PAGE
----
There are big changes coming for the aged care workforce and the government, through the department of health, has released a consultation paper about an aged care worker regulation scheme, and we’ve already seen this in the disability sector, with a whole lot of new laws and regulations currently being rolled out for those workers.
Given COVID-19, the royal commission and the increasingly high profile of aged care we're likely to see just as big - if not bigger - changes.
We're building on your survey responses and working with our national office to make sure workers' voices are heard and influence the process but it’s important to know the kind of things the government is looking at include:
• Assessment of criminal history and other disciplinary history
• Codes of conduct
• Minimum qualifications, language proficiency and continuing professional development
• Registers of aged care workers
• Who'll regulate the workforce
Clearly the introduction of regulation in these areas will have an influence on everyone in the sector - we'll be fighting for positive, not punitive, changes.
Don’t get caught out by sneaky EBA voting rules
Here’s one from the bag of dirty tricks: In May 2020 the federal government changed the way voting on EBAs can occur, which could affect workers in the aged care sector - an employer can propose a new EBA with only 24 hours’ notice to finalising the voting on it, though they can give more time if they choose to.
It means an employer could propose an agreement on a Friday and have the voting finish on the Monday, which would prevent you from being able to discuss it with us or give reasonable to time to assess the changes and how they might impact on you.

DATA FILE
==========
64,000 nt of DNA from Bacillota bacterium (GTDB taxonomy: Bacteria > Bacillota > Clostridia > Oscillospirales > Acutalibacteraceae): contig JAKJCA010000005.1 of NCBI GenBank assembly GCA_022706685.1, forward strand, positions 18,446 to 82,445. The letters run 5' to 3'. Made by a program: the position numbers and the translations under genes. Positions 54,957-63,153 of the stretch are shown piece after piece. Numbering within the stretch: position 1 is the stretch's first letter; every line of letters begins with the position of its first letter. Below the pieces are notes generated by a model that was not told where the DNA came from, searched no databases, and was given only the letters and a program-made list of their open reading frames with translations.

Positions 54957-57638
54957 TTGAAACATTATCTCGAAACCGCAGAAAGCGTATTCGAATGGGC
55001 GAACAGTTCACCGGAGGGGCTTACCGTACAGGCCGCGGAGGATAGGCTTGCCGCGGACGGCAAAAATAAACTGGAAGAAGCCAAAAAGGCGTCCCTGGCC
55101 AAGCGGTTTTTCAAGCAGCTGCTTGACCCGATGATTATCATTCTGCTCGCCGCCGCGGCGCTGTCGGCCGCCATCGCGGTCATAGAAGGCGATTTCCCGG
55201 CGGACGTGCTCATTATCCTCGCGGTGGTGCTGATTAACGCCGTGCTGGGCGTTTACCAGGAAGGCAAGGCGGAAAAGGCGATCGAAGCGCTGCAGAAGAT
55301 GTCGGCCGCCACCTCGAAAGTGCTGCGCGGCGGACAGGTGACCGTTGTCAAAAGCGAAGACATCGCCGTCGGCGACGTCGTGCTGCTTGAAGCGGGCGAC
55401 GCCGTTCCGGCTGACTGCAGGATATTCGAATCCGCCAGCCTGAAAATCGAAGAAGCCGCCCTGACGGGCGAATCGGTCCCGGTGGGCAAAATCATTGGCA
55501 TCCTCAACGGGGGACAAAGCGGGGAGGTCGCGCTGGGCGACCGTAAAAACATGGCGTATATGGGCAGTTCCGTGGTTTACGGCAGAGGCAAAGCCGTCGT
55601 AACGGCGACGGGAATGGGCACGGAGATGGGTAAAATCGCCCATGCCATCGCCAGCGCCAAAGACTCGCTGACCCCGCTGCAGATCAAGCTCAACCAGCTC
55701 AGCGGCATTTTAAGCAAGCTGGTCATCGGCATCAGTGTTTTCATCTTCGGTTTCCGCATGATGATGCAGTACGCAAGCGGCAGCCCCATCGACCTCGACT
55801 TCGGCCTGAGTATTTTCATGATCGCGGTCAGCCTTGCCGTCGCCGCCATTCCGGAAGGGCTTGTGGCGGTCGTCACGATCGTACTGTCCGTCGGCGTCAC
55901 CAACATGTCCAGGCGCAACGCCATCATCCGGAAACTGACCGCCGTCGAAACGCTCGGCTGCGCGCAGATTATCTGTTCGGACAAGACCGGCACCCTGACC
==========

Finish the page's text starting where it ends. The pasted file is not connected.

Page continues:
Please be on the lookout for this type of action as we may not be aware of it until it's too late to get information to members, and we strongly recommend you and your colleagues vote NO to any proposed agreement distributed with less than the full 7 day access period.
If any employer provides less time than what was the norm it’s likely to be for underhanded reasons.
Not getting your break?
We often hear of aged care staff not getting to take meal breaks, so this is a breakdown of what you're entitled to:
• If you're rostered to work in excess of 4 continuous hours, you're entitled to take a meal break of 30 minutes
• Meals breaks for shift workers are paid
• If you're a day worker who's unable to leave the facility, and may be called upon to return to work during your meal break, the meal break is paid
• If you're on a paid meal break and you're interrupted during the meal break by an authorised call to duty, you're allowed a meal break as soon as practicable during the remainder of your ordinary work hours
• You can claim overtime for the interrupted meal break
• If you're directed to work during an unpaid meal break, for all work performed during such period and thereafter you're to be paid at the rate of time and one half of your relevant agreement rate until a meal break is allowed
If there are circumstances where there are so few workers you can't safely leave the floor to have a break, you are essentially being directed to keep working, so make sure you put the claim in.
Not having breaks is a serious workplace health and safety issue and should be treated as such.